You spoke twice in your piece about the power of interventions on young people. Is there a role for young people in your work and the greater “movement” of Shared Ownership?

    You rightly point out that the question “How do we mobilize enough people and money and then create the necessary paradigm shifts to create the change we need at the scale we need it?” is overwhelming. Have you considered turning the problem upside down and asking “How do I change this block?” or some other smaller microcosm. Is thinking small the wrong frame?

    Thanks so much for sharing!


  2. When have you felt the most powerful?

    I loved your line: “It was a paradigm shift in an instant.”

    What might create more of those Anytown program-like paradigm shifts in different parts of your world you describe here?

    What power are you most looking to build in the near term?


  3. Thank you so much for this post. I’m struck by what you share about the abolitionists and I wonder what kind of power you think they harnessed to build a new future. How did they seize power and is there something we can learn from it and apply today?

    Also, I’m so curious to hear more about where you’re landing with these last questions about the rules of the system. Do you think your work in the cooperative economy is about rewriting the rules or innovating within the boundaries of an existing set of rules? Maybe some of both?


  4. Thanks so much for sharing this, Bianca!

    Your description of your family trying to assimilate and to survive resonates deeply – I feel like my family continues to be in that space 3-4 generations post immigrating to the US from Russia/ Poland. I also want to acknowledge that I feel like our families have engaged different power dynamics around assimilation, as my family has been able to pass as white for a couple of generations. Anyway, I want to share that this part of your writing resonates with me.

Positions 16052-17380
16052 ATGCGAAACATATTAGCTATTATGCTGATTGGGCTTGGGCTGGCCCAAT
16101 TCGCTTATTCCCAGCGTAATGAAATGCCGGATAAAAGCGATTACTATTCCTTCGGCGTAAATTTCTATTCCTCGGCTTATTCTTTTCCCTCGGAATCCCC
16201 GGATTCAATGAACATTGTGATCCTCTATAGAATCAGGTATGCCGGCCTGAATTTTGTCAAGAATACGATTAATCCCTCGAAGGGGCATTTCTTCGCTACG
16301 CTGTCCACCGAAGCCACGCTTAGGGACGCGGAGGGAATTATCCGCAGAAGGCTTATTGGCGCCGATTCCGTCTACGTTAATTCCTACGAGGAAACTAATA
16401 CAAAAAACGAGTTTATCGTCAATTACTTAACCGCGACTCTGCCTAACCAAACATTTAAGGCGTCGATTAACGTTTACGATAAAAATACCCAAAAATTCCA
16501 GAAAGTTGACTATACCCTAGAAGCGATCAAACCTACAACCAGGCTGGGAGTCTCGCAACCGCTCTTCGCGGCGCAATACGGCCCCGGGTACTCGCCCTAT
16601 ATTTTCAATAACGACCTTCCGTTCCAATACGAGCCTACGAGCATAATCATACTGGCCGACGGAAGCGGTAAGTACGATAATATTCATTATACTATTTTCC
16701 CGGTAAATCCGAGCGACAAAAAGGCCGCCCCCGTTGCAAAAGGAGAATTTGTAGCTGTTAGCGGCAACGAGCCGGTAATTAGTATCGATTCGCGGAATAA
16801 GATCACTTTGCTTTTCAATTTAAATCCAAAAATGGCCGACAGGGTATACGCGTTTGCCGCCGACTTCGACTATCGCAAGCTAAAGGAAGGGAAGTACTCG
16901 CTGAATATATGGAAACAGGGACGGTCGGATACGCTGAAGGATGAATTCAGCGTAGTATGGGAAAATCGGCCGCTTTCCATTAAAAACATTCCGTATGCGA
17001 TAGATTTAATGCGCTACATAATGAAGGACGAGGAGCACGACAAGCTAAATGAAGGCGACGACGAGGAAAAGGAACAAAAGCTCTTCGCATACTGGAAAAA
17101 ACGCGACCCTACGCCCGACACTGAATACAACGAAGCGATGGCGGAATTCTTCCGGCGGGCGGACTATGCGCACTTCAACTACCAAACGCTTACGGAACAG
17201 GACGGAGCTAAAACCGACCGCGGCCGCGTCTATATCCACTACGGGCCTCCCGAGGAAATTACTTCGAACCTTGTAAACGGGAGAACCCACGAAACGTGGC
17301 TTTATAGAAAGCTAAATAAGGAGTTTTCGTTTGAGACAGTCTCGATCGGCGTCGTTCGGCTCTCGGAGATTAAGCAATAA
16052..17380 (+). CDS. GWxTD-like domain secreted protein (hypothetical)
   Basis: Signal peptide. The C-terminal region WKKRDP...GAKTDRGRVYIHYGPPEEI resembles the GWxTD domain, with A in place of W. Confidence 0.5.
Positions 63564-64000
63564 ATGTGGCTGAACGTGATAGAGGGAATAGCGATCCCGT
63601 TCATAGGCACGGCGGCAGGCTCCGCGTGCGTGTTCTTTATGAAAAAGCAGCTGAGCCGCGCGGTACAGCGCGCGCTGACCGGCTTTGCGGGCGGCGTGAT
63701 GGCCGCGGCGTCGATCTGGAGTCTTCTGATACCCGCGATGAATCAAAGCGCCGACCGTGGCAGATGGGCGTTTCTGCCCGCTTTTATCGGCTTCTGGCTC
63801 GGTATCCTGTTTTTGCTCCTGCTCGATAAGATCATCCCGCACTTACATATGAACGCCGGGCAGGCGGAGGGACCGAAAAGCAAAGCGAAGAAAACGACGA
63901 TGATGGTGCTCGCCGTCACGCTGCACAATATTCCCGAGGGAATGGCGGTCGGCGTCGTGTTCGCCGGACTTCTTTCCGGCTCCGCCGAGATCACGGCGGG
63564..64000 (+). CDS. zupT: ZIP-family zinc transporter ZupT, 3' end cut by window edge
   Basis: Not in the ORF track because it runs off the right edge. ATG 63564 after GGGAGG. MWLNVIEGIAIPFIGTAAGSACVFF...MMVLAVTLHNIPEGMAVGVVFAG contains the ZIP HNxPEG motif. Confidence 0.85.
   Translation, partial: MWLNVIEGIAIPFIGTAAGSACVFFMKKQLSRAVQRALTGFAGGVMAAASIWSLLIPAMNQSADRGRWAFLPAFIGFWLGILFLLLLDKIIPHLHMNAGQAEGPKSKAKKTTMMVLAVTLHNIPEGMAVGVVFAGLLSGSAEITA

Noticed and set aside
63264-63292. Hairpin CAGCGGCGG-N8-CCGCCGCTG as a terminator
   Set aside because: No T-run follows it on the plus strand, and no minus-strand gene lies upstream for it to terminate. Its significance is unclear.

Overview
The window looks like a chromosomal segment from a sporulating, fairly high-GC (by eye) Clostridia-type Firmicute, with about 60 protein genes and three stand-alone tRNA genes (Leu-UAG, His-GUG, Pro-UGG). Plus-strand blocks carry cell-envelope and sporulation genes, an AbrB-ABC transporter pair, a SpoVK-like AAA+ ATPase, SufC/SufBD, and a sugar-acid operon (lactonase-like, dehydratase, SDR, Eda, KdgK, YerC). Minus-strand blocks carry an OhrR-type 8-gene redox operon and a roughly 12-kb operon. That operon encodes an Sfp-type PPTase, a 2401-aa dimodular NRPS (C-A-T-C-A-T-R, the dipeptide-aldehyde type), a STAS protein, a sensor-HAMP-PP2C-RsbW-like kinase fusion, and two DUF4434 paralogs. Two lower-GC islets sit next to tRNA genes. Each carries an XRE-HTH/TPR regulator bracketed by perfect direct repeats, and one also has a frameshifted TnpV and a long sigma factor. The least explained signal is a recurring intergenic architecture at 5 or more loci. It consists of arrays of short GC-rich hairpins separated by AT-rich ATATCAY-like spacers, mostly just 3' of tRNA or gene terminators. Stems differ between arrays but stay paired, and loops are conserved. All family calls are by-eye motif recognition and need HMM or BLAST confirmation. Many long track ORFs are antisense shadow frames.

I also love the questions that you ask at the end and I’m excited to think about engaging them with BCI and in DC. I’m especially wondering if/ how we can hep facilitate experiences for the people we’re building relationship with with respect to these questions that might have similar impact to the kind of paradigm-shifting experience that you describe having with the Anytown program.

    Sending appreciation your way!


  5. Bianca, thank you for this post! It hits home. My parents share the “keep your head down” approach and I sense their confusion at seeing their children adopt “stick your neck out” activism! Do you feel a certain power, responsibility, or opportunity standing with a foot in both worlds, where you feel compelled to act but deeply understand the survival strategies of assimilation?
    I read a sense of reckoning with your family (I share this feeling) in light of our moment. I’m blown over by your comment “You can’t fight a paradigm with a fact”–it hits on something I think so many of us have felt. I often express it as “you can’t reason with them” or “they’re operating with a totally different set of facts” but your juxtaposition of paradigm v fact actually gives me hope. Because it gives me a road out. It makes me realize we actually need to talk paradigms (a word I’m still trying to wholly understand!) not sets of facts or series of arguments. How do we untangle paradigms?
    You point out how “difficult to have people MOST impacted by the systems at the center of campaigns” and it feels like you’ve hit on a powerful leverage point to shift that. I hope you explore it!


  6. I’m struck by so many things with your post! The vulnerability to name the feeling of being all over the place resonates with me, as well as I’m sure many of us… The visual of a football player during a drill as a way to explain this desire of safety your parents wished for you in navigating this culture steeped in so much injustice and rules to just survive. Keeping your head down is safe and effective- but not exactly selfless.

    The internal conflict in reprogramming the machine that’s not broken to some or works well enough for others was evident in this entry. When you ask what should be the rules in this economy- I just see a future where cooperative movements can at least create pockets of funds and people that serve as models for others and keep monies and ideas contained in areas where others can model the behavior. In our lifetimes, the global economy may not ever see a reinvention overall, but we can chip chip chip away for a solution and mindset we leave for others to keep teaching and impacting…